Tea-tag collection helps retiring Teaneck teacher inspire students
You’d think, with the literally tens of millions of tea tags that people have sent her, she’d be sick of tea by now. She’s not.
Ponchick found a measure of celebrity after one of her second-graders at the former Longfellow School asked her 32 years ago: What does a million look like?
That got her thinking: Why not have the kids count something toward that nice round number, so they could one day visualize 1 million?
She ruled out pennies and acorns and settled on the squares of paper stapled to tea bag strings.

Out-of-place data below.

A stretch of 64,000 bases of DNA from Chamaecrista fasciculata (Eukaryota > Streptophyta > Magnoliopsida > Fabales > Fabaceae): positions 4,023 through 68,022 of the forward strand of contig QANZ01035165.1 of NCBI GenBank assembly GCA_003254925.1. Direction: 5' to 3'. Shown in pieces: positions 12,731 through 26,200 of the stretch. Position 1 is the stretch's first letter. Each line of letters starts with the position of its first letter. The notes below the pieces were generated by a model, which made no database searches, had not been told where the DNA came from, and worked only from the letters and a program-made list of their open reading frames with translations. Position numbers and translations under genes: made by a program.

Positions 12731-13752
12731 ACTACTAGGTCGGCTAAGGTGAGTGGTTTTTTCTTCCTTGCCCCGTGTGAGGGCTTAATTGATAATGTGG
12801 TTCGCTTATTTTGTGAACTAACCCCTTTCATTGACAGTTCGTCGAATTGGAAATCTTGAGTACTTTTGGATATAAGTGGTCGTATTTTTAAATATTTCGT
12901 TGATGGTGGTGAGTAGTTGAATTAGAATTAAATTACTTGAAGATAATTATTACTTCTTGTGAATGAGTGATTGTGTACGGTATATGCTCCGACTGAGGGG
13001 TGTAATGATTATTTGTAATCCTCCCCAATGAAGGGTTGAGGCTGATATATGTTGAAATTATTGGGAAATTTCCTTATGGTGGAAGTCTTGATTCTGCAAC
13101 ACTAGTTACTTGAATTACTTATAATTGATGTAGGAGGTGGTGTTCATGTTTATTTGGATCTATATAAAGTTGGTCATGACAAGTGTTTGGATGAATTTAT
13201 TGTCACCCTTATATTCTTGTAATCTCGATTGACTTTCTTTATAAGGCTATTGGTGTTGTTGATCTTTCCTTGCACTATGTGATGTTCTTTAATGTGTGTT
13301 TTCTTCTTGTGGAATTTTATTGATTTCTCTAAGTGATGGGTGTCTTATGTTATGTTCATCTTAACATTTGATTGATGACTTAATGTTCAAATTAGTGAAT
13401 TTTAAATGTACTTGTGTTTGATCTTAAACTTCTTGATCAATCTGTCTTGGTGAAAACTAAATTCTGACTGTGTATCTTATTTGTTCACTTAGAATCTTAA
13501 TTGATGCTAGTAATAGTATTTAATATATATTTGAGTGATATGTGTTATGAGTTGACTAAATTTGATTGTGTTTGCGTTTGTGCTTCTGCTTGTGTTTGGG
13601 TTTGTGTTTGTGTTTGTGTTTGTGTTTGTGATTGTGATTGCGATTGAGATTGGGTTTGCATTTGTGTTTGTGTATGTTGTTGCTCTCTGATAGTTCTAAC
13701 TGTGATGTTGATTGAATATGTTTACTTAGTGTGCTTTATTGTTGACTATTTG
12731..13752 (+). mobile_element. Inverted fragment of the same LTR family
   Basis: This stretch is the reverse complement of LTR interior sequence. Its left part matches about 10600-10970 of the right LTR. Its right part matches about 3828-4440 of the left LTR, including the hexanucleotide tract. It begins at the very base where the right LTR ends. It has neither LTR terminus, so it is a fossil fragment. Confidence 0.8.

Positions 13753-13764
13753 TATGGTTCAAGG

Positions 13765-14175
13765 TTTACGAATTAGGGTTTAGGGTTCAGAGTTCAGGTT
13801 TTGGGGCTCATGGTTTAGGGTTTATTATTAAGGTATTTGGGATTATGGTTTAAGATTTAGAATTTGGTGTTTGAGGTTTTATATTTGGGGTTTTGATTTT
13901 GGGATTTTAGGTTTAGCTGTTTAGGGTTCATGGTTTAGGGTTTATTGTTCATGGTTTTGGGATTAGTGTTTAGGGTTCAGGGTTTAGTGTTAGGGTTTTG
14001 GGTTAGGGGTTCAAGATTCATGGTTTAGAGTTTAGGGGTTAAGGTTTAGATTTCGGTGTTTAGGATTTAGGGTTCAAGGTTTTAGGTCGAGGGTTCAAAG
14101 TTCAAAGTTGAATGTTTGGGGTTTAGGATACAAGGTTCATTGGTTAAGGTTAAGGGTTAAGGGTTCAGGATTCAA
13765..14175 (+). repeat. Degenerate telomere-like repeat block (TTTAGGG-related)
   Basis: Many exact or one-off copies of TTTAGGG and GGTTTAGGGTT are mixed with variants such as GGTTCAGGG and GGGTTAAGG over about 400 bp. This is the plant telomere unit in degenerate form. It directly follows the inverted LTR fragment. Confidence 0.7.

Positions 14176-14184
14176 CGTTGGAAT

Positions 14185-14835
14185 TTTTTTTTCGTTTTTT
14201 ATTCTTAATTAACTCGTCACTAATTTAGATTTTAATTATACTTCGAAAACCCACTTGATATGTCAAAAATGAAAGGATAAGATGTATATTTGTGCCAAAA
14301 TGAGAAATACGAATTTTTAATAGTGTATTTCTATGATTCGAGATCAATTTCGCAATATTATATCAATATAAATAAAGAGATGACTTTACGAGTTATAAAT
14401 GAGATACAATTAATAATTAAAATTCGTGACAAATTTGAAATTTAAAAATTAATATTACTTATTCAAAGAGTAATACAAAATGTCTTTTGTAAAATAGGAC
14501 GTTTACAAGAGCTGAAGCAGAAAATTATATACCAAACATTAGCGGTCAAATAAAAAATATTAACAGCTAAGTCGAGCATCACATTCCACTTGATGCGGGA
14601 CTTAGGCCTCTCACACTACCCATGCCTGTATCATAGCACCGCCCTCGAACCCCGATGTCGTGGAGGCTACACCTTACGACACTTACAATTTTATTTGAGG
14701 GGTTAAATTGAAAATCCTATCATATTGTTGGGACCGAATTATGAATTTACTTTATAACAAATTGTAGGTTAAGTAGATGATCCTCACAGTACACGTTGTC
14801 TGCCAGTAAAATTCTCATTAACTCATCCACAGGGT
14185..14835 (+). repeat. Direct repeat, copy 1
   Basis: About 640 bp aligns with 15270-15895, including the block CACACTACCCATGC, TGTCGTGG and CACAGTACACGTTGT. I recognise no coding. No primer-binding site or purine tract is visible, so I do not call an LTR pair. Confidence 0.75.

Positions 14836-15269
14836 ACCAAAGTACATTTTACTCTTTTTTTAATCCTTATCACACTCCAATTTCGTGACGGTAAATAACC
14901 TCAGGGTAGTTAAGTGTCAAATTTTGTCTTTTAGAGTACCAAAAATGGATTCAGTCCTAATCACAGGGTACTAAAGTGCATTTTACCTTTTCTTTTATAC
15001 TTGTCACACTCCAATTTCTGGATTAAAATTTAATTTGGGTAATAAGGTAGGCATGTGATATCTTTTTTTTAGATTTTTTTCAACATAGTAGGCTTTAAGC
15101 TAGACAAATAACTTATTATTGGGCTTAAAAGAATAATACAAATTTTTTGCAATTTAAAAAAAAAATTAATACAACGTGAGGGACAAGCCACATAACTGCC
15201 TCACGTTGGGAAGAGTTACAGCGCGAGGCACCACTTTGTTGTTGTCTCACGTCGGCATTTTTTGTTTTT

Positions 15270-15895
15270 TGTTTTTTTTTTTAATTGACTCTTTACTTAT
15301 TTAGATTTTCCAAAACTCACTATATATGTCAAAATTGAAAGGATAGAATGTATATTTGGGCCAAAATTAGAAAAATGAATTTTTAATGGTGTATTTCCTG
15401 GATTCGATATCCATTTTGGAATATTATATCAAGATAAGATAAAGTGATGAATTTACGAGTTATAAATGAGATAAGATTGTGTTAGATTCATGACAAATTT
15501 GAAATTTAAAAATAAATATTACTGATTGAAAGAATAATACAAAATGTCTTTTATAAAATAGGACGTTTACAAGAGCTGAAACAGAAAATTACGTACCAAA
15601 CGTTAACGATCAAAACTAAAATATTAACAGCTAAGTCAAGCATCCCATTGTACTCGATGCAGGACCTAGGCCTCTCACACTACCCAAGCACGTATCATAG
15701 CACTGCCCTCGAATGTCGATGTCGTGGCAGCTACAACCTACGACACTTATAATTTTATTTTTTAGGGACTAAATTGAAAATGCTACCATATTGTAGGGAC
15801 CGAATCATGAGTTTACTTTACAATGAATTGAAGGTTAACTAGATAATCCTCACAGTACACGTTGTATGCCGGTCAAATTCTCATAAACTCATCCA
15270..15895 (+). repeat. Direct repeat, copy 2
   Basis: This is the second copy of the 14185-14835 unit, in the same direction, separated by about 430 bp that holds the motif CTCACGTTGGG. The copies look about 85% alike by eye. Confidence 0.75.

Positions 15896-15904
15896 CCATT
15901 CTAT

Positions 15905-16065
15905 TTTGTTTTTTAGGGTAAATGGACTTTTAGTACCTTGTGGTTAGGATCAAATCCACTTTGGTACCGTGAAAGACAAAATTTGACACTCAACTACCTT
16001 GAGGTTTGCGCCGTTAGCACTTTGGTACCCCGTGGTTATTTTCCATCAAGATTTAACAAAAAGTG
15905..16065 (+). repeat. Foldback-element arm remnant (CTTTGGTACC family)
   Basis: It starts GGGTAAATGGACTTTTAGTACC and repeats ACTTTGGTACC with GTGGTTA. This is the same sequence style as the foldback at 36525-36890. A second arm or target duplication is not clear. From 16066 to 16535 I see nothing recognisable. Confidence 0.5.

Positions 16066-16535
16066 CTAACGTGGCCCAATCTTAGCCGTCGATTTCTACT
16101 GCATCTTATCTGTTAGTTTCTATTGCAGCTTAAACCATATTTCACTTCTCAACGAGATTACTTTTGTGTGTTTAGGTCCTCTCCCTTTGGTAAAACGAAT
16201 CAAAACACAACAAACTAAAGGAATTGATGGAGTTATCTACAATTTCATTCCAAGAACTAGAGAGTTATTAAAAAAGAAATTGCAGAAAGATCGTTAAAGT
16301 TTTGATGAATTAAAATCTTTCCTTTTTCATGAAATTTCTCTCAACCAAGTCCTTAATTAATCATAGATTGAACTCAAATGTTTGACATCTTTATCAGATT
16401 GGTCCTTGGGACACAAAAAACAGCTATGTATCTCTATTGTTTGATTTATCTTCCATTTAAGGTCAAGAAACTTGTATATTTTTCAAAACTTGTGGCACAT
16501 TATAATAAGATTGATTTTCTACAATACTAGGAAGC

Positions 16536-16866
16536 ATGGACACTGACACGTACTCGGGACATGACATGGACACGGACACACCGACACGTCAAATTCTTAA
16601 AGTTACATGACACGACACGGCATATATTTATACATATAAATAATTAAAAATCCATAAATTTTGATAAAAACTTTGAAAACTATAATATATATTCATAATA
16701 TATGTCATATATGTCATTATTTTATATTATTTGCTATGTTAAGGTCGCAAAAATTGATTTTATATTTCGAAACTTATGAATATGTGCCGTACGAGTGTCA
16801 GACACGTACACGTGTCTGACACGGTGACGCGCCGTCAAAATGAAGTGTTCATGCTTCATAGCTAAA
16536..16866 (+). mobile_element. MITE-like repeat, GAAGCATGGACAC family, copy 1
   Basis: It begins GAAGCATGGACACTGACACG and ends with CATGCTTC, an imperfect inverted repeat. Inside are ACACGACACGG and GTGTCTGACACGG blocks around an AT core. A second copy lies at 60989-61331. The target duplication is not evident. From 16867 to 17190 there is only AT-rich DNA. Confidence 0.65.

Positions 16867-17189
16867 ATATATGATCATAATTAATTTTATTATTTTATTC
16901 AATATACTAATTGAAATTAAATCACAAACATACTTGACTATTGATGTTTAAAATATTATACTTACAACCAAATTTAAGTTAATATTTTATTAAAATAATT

“They’re easy to collect,” Ponchick said. “They’re easy to store. They’re easy to count.”
Ponchick put the word out locally that she needed tea tags. Parents saved them for her. Grandparents, too. Tea tags poured in. By 1988, her students had counted 200,000. Then the media got wind. The Record, New York Times, Wall Street Journal and Jerusalem Post, all tickled that little kids in a place named Teaneck were collecting and counting tea tags, did stories.